1 Peter 5:7 tells us to cast all our anxiety on Christ, because he cares for us. I had a friend up tonight and we were discussing this passage. He was telling me about wanting to get his life back in line and how he just wasn’t sure he could repent yet because he’d had a period where he’d made the wrong choices and he just wasn’t cleaned up yet.
I really like this friend. He’s a Christian who just needs to get back on the path. From the first time I really saw him, I knew that he had some light in him by his actions. It really saddened me to hear him talking like this, although I think if we were all honest, we’ve all taken the same line before. We all sometimes think we need to make ourselves acceptable to God instead of realizing he’s the one who makes us acceptable.
Don’t we have the cart before the horse?
What is that to say to Christ? That we will go somewhere else to get ourselves clean and then we’ll come and see him? It’s blasphemy when you think about it. If only we could learn to trust him when he says he wants to clean us up. If only we could believe that he is capable.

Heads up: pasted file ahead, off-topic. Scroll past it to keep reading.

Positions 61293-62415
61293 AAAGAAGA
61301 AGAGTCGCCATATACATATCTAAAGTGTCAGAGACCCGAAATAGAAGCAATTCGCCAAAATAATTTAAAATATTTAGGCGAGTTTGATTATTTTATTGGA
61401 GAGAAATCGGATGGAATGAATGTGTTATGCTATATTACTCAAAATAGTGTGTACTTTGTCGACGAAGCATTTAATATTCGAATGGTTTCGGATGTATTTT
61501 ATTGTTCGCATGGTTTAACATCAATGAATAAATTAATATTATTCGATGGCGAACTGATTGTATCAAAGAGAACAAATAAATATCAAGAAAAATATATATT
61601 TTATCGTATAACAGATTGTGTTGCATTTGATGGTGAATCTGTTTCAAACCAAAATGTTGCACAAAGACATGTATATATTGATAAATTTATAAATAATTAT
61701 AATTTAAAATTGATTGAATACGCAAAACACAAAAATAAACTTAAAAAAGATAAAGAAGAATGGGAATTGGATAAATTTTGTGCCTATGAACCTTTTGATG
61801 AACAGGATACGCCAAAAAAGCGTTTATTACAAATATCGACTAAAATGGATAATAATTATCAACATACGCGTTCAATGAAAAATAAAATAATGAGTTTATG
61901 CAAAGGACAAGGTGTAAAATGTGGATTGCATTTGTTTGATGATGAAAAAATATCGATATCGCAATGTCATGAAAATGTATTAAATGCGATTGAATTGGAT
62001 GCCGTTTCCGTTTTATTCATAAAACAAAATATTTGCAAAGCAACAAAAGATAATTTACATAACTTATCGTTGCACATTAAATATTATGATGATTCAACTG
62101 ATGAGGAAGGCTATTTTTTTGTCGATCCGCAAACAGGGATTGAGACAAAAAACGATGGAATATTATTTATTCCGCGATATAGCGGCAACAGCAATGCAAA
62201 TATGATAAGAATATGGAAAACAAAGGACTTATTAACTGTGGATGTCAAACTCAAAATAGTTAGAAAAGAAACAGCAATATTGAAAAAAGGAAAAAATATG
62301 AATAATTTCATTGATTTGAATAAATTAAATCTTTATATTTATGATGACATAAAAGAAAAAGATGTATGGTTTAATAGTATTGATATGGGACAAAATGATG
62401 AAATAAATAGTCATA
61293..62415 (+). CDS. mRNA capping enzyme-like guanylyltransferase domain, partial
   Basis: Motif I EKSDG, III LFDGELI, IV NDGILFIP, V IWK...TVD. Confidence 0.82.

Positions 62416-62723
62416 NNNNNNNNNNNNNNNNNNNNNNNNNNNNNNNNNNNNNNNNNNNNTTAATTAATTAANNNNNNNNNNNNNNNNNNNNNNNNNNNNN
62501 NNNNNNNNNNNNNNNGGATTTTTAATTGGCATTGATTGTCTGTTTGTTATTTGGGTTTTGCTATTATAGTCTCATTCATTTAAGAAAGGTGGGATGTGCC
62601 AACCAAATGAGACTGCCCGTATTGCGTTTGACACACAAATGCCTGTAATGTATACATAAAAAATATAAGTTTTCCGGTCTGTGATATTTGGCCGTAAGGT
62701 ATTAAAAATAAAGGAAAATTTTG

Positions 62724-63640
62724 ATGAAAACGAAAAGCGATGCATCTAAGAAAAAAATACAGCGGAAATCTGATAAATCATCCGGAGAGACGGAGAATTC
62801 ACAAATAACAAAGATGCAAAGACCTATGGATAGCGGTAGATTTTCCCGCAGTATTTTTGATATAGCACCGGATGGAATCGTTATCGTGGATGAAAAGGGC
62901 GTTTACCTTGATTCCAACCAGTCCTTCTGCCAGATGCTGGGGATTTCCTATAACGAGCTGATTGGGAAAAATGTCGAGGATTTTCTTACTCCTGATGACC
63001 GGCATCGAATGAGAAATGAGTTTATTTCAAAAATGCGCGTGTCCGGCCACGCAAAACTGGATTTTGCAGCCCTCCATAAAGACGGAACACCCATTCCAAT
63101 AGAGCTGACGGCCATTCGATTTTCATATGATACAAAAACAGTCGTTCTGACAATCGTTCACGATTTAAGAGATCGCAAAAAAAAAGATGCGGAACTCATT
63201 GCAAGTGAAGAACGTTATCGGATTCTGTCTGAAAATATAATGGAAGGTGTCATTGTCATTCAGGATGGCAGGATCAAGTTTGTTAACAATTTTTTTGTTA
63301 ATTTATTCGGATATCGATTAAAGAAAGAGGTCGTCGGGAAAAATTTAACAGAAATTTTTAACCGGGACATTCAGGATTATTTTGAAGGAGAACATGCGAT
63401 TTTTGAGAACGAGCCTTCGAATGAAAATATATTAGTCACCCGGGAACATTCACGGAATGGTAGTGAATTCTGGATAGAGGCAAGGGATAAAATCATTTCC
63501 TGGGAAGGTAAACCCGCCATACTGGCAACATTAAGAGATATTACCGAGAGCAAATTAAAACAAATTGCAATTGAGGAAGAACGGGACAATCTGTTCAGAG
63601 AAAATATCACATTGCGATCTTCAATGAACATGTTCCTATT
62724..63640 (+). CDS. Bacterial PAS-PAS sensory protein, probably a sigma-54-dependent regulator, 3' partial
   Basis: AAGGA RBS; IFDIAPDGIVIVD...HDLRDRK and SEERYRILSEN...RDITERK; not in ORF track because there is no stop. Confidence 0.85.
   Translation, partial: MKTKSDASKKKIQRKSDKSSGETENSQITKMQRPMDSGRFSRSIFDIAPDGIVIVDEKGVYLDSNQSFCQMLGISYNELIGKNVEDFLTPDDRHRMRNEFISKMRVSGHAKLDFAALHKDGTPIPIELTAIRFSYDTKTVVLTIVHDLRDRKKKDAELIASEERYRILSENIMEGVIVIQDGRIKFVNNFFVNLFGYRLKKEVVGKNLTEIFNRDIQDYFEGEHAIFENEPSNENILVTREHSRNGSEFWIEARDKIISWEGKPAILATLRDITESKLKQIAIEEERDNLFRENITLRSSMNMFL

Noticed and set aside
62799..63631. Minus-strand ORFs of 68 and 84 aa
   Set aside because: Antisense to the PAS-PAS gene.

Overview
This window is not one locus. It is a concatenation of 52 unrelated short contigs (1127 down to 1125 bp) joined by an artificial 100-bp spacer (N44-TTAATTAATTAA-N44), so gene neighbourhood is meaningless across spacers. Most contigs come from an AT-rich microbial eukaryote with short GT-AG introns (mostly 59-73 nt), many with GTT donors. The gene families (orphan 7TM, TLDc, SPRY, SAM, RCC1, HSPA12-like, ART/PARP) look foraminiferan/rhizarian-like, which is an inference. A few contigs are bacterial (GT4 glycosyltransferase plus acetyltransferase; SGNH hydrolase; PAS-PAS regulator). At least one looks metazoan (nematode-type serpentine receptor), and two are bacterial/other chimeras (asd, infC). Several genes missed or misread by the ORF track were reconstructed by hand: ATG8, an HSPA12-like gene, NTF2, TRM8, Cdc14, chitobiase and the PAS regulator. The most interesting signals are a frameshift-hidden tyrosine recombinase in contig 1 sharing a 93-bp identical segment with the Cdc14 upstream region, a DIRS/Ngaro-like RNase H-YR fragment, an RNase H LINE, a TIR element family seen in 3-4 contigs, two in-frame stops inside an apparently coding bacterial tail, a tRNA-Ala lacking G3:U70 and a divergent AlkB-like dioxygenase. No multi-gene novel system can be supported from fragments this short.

If my roommate did something wrong to me and asked forgiveness, I know I could give it and I’d probably forget the event right quick. I am sure of something else though. If I wronged him in some way and asked forgiveness, I know I’d get it from him, but I think I’d have a hard time giving it to myself.
Yet what does the passage say? It says to come because he cares. You don’t wait until you get yourself cleaned up. You come to him first not so he will care about you but because he already does care about you. He wants you to come and cast all your anxiety on him not so he will care but because he already does.
A look at the word anxiety indicates that it seems to focus on concerns of this world. When used in the gospels, it is spoken of as the cares of this world. When Paul speaks about it, he speaks about suffering under the care of all the churches. These are things that are burdens and can weigh us down.
Christ is offering to take them on. He cares for us. He is the good shepherd who cares for his sheep and knows them by name. That should give us pause. Christ knows our name. In Galatians 4 Paul says that we know God but then turns and says “or rather, you’re known by God.” It’s good that we know God. It’s astounding that he actually knows who we are.
To all struggling like my friend, I say the same thing. Come. It is the last command given to us in Revelation. The last message given to us in Scripture is to come.
And we should. Why? Because he cares for us.